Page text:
Former President Donald Trump will have to decide how to handle the subpoena that the House Jan. 6 committee voted to issue to him Thursday, though as vice chair of the committee Rep. Liz Cheney pointed out, he’s not the first president or former president to. The committee is demanding documents and testimony under oath from Trump, because it has concluded it was Trump who was at the center of the assault on the Capitol and the efforts to overturn the 2020 presidential election.
On April 11, 1974, Richard Nixon became the first-ever sitting president to be subpoenaed by a congressional committee, as the House Judiciary Committee sought material related to an impeachment inquiry against him. Nixon turned over transcripts and conversations, but the committee believed he wasn’t being completely forthright.
By 1974, Congress had already subpoenaed former presidents.
In 1846, a congressional committee issued subpoenas to former Presidents John Quincy Adams and John Tyler, as a part of an investigation into whether Daniel Webster, when he was secretary of state, had improperly dispersed money from a secret contingency fund for foreign operations. Tyler testified, but Adams filed a deposition, according to the Congressional Research Service.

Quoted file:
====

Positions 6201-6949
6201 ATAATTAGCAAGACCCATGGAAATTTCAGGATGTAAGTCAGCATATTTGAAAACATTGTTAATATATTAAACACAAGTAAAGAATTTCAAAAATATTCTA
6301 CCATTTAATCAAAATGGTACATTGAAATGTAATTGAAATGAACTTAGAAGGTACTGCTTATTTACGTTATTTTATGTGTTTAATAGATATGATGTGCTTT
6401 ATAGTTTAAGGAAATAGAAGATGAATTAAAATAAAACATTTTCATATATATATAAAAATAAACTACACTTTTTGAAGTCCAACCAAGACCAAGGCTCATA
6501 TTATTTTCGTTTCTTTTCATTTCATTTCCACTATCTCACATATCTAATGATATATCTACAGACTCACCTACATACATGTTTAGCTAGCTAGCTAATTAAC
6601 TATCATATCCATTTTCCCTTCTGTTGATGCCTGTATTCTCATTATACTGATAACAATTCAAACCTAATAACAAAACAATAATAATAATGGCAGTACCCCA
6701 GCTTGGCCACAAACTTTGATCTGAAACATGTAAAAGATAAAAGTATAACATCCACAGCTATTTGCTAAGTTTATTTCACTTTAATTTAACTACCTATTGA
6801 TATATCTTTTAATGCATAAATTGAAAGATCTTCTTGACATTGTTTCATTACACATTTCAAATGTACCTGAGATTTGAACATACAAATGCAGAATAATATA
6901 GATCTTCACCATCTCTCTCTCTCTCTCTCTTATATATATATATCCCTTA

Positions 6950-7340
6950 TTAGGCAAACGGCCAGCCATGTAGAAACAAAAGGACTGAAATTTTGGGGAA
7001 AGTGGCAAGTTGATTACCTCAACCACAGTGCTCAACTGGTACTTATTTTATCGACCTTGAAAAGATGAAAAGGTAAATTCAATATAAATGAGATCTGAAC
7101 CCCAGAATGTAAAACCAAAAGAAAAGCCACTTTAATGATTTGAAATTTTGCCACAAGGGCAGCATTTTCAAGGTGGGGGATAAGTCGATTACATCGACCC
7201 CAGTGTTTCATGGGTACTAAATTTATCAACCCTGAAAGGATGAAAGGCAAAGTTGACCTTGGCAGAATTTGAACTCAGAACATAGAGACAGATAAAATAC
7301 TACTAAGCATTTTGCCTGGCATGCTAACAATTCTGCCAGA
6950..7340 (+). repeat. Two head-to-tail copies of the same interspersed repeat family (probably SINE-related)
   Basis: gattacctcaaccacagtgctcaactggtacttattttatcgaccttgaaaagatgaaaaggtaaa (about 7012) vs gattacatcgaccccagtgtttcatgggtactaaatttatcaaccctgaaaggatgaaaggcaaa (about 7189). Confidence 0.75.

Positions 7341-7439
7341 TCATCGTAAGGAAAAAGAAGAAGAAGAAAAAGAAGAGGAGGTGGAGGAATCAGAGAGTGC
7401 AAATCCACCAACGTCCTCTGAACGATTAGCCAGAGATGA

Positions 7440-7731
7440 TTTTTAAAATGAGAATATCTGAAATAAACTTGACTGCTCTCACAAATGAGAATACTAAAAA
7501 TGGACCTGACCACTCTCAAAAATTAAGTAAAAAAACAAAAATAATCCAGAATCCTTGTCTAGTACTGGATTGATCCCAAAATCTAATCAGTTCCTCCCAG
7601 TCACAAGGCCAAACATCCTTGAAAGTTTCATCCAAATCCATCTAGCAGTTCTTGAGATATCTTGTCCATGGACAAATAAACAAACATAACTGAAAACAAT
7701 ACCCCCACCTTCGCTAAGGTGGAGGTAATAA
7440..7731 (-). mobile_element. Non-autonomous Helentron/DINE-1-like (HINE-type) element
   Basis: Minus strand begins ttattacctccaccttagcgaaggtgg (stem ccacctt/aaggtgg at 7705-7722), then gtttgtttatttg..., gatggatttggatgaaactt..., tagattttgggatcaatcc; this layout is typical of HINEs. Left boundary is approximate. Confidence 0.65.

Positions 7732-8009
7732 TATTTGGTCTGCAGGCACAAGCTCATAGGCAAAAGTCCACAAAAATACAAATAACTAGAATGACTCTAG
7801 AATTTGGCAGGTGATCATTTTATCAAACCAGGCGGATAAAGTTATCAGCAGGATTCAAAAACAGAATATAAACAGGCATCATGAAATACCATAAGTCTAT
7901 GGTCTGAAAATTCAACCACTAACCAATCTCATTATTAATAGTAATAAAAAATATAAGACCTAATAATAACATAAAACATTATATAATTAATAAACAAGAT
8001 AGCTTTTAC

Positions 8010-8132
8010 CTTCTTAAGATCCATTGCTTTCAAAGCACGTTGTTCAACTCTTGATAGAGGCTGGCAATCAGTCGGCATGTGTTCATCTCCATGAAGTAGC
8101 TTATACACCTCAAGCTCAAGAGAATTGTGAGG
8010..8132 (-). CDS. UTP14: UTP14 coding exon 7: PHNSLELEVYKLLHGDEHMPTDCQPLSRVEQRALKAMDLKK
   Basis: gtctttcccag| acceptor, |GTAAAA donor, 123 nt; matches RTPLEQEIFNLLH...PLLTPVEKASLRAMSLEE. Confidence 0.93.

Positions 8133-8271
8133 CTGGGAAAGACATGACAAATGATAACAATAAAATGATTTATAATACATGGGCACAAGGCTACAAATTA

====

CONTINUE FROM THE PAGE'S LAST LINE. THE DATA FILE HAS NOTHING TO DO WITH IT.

Shortly after he left office, Harry S. Truman refused to honor a 1953 subpoena issued by the House Committee on Un-American Activities (HUAC), according to New York Times archives. HUAC was the committee that carried out a hunt for communists in America, accusing U.S. officials, Hollywood figures and others of being traitors to the nation during the Cold War. It was accused of abusing civil liberties and was ultimately abolished in 1975. In response to the subpoena, Truman claimed he had immunity, just like a sitting president.
Trump’s his first response to the subpoena was to mock the committee that issued it.
“Why didn’t the Unselect Committee ask me to testify months ago?” Trump posted on his social media platform, Truth Social. “Why did they wait until the very end, the final moments of their last meeting? Because the Committee is a total ‘BUST’ that has only served to further divide our Country which, by the way, is doing very badly – A laughing stock all over the World?”
He has not yet said what his formal response will be. Some of his allies have refused to comply with subpoenas, including top aides Steve Bannon and Peter Navarro, who were charged with contempt of Congress. Bannon was convicted and is expected to be sentenced later this month.